“He Said What?!”: SCOTUS Considers Juror Impeachment for Racist Remarks Made During Deliberations

By: Kyle Weaver[1]

In October 2016, the Supreme Court of the United States heard oral arguments[2] in Pena-Rodriguez v. Colorado;[3] the issue: whether juror testimony about racist remarks made by other jurors during secret deliberations is permitted to overturn a guilty verdict. A layperson’s common sense says “duh,” but both Colorado and federal law say otherwise. Rule 606(b) of the Colorado Rules of Evidence, which mirrors Federal Rule 606(b) provides:

Upon an inquiry into the validity of a verdict or indictment, a juror may not testify as to any matter or statement occurring during the course of the jury’s deliberations or to the effect of anything upon his or any other juror’s mind or emotions as influencing him to assent to or dissent from the verdict or indictment or concerning his mental processes in connection therewith.[4]

This rule is commonly referred to as the “no impeachment rule.” Under such, there is a blanket ban on juror testimony, either live or by affidavit. Exceptions to the general prohibition are narrow, and are limited to testimony concerning: “(1) whether extraneous prejudicial information was improperly brought to the jurors’ attention, (2) whether any outside influence was improperly brought to bear upon any juror, or (3) whether there was a mistake in entering the verdict onto the verdict form.”[5]

The rule against juror testimony long predates codification in the Federal Rules of Evidence, tracing its roots as far back as Lord Mansfield.[6] The relatively new Federal Rules and their State counterparts strike a careful balance between “freedom of deliberation, stability and finality of verdicts, and protection of jurors against annoyance and embarrassment” on one hand, and “irregularity and injustice” created by unimpeachable verdicts on the other.[7] Courts in jurisdictions that follow the rule are steadfast in their application of the rule, even in particularly egregious circumstances. For example, in Tanner v. United States, the Supreme Court upheld the Rule and refused to receive juror testimony that several jurors consumed alcohol, marijuana, and cocaine during breaks, and had slept through portions of the trial.[8]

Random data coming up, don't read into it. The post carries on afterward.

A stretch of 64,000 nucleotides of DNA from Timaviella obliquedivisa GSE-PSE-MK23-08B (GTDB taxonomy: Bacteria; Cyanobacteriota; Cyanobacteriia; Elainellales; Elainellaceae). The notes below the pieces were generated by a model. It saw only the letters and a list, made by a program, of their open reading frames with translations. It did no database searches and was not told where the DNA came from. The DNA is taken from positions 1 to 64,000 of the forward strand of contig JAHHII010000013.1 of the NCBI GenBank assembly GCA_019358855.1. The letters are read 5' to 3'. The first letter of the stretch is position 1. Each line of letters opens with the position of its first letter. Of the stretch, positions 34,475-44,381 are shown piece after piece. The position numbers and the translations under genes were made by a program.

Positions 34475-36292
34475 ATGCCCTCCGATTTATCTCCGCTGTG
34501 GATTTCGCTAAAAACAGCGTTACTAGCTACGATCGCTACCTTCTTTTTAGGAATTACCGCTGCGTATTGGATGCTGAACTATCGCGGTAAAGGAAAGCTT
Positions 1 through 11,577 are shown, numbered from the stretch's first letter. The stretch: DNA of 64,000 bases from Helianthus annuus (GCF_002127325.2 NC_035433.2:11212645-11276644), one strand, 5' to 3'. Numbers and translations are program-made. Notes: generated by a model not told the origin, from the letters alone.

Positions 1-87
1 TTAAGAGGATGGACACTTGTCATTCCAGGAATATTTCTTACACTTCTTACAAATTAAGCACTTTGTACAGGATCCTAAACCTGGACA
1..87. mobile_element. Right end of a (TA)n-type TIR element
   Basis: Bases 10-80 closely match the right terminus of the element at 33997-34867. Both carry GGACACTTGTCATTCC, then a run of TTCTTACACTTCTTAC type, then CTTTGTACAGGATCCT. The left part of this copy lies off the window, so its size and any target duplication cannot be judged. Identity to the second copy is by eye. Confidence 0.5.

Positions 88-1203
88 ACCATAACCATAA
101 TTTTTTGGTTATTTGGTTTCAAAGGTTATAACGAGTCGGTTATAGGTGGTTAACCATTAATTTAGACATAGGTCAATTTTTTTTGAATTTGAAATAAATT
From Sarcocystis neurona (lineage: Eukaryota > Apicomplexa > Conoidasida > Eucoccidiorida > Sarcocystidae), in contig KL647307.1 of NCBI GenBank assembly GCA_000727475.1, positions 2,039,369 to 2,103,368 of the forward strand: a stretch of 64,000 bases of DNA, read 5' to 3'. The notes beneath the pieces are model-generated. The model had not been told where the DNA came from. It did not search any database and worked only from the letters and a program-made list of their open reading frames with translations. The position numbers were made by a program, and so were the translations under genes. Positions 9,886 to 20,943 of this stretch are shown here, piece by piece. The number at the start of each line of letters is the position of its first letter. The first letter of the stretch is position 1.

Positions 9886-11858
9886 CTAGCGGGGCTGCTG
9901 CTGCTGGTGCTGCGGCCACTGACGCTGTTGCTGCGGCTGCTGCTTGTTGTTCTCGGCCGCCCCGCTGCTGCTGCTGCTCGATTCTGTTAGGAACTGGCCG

The Pena-Rodriguez case challenges the existing no-impeachment rule, and asks whether a juror’s blatantly racist remarks made during deliberations and given as a reason to find the defendant guilty violate the accused’s Sixth Amendment right to a fair trial.[9] In Pena-Rodriguez the accused, Miguel Angel Pena Rodriguez, allegedly groped two Colorado teenagers in a dark bathroom of a Colorado horse racing track.[10] Pena-Rodriguez was later identified by the victims while Pena-Rodriguez was detained by police for questioning.[11] Nevertheless, Pena-Rodriguez proceeded to trial, arguing that he had been misidentified. After deliberating for a lengthy period and receiving an Allen charge,[12] the jury returned guilty verdicts on three misdemeanor charges but could not reach a consensus on the felony charge. The trial court accepted the three misdemeanor guilty verdicts and declared a mistrial on the felony charge.

Following dismissal of the jury, counsel for Pena-Rodriguez remained in the courthouse and spoke with several jurors who wished to speak about what had occurred during deliberations.[13] Defense counsel obtained affidavits from two jurors after learning that another juror had expressed bias toward Pena-Rodriguez and his alibi witness because both were Hispanic.[14] The juror affidavits revealed several racially biased statements made by Juror H.C., among them:

  • “[The defendant] did it because he’s Mexican and Mexican men take whatever they want.”
  • “[The defendant] was guilty because in [Juror H.C.’s] experience as an ex-law enforcement officer, Mexican men had a bravado that caused them to believe they could do whatever they wanted with women.”